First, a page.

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Corruption, Income Distribution, and Growth


  • Hongyi Li

    (Chinese University of Hong Kong)

  • Lixin Colin Xu

    (The World Bank)

  • Heng-fu Zou

    (The World Bank
    Peking University)


This paper uses an encompassing framework developed by Murphy et al. (1991, 1993) to study corruption and how it affects income distribution and growth. We find that (1) corruption affects income distribution in an inverted U-shaped way, (2) corruption alone also explains a large proportion of the Gini differential across developing and industrial countries, and (3) that even after correcting for measurement errors, corruption still retards economic growth. But the effect is far less pronounced than the one found in Mauro (1995). Moreover, corruption alone explains little of the continental growth differentials. In countries where the asset distribution is less equal, corruption is associated with a smaller increase in income inequality and a larger drop in growth rates.

Suggested Citation

  • Hongyi Li & Lixin Colin Xu & Heng-fu Zou, 2000. "Corruption, Income Distribution, and Growth," CEMA Working Papers 472, China Economics and Management Academy, Central University of Finance and Economics.
  • Handle: RePEc:cuf:wpaper:472

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    References listed on IDEAS

    1. Oates, Wallace E., 1993. "Fiscal Decentralization and Economic Development," National Tax Journal, National Tax Association, vol. 46(2), pages 237-43, June.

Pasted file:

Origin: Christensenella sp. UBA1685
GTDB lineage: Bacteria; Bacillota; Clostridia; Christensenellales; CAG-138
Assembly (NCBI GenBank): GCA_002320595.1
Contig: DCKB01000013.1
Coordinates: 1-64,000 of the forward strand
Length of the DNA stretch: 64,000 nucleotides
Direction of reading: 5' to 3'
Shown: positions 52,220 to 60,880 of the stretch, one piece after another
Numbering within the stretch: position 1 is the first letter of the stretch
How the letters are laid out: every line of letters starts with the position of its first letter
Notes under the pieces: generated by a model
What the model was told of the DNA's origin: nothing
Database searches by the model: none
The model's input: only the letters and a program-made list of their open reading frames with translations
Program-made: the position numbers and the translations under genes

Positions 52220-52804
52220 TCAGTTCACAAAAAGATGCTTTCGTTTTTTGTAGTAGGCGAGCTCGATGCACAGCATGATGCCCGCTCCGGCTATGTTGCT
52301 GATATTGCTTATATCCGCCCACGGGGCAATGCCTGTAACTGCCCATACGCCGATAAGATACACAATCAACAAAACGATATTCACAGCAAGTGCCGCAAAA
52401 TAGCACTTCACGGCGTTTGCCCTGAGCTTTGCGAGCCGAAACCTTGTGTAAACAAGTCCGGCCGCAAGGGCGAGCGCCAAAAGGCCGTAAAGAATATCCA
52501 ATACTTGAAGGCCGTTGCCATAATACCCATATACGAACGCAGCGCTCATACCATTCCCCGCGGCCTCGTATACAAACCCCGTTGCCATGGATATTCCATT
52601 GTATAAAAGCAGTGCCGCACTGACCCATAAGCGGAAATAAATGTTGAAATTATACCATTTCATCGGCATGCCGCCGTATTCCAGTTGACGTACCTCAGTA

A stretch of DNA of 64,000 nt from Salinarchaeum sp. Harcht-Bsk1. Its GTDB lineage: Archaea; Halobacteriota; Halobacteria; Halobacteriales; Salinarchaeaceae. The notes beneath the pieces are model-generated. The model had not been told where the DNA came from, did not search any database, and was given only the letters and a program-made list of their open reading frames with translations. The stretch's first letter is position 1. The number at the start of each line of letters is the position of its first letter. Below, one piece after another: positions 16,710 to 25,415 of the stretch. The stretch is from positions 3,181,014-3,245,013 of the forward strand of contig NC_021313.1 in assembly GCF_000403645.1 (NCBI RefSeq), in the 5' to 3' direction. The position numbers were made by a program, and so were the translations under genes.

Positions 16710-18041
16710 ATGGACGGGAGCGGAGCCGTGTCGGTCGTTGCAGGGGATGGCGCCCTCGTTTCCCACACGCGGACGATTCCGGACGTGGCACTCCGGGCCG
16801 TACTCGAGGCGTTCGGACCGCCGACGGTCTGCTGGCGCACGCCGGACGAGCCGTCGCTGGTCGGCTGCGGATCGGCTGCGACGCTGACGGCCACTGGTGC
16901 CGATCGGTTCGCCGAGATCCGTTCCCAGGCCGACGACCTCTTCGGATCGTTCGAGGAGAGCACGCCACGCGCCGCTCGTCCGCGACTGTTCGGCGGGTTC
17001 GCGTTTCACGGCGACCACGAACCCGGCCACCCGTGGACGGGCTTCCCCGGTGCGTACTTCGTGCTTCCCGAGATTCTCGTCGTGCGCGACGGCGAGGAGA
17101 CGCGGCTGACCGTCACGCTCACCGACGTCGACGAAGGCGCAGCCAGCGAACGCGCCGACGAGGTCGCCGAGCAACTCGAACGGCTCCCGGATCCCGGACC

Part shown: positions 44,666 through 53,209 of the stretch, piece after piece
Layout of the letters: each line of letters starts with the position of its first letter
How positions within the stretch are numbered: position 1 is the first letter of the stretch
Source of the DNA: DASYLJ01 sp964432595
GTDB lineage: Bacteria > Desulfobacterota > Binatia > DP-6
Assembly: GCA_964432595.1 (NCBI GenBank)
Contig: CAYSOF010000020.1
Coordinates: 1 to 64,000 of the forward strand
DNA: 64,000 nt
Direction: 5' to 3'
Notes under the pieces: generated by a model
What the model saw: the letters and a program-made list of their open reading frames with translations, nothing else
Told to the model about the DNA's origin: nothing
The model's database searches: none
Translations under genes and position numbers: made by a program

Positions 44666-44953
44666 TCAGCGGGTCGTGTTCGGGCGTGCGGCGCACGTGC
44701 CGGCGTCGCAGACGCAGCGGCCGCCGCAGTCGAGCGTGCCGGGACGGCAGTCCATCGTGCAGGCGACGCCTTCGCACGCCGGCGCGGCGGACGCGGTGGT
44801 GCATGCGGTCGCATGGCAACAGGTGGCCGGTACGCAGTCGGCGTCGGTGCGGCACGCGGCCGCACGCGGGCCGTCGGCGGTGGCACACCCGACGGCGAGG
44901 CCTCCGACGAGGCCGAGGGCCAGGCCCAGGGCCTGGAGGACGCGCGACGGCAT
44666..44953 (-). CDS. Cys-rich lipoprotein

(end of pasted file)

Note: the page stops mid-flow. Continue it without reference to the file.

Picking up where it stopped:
2. Oates, Wallace E., 1993. "Fiscal Decentralization and Economic Development," National Tax Journal, National Tax Association, vol. 46(2), pages 237-243, June.
    3. Bird, Richard & Wallich, Christine, 1993. "Fiscal decentralization and intergovernmental relations in transition economics : toward a systematic framework of analysis," Policy Research Working Paper Series 1122, The World Bank.
    4. Zhang, Tao & Zou, Heng-fu, 1998. "Fiscal decentralization, public spending, and economic growth in China," Journal of Public Economics, Elsevier, vol. 67(2), pages 221-240, February.
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    More about this item


    Corruption; income inequality; economic growth;

    JEL classification:

    • D3 - Microeconomics - - Distribution
    • K4 - Law and Economics - - Legal Procedure, the Legal System, and Illegal Behavior
    • O4 - Economic Development, Innovation, Technological Change, and Growth - - Economic Growth and Aggregate Productivity


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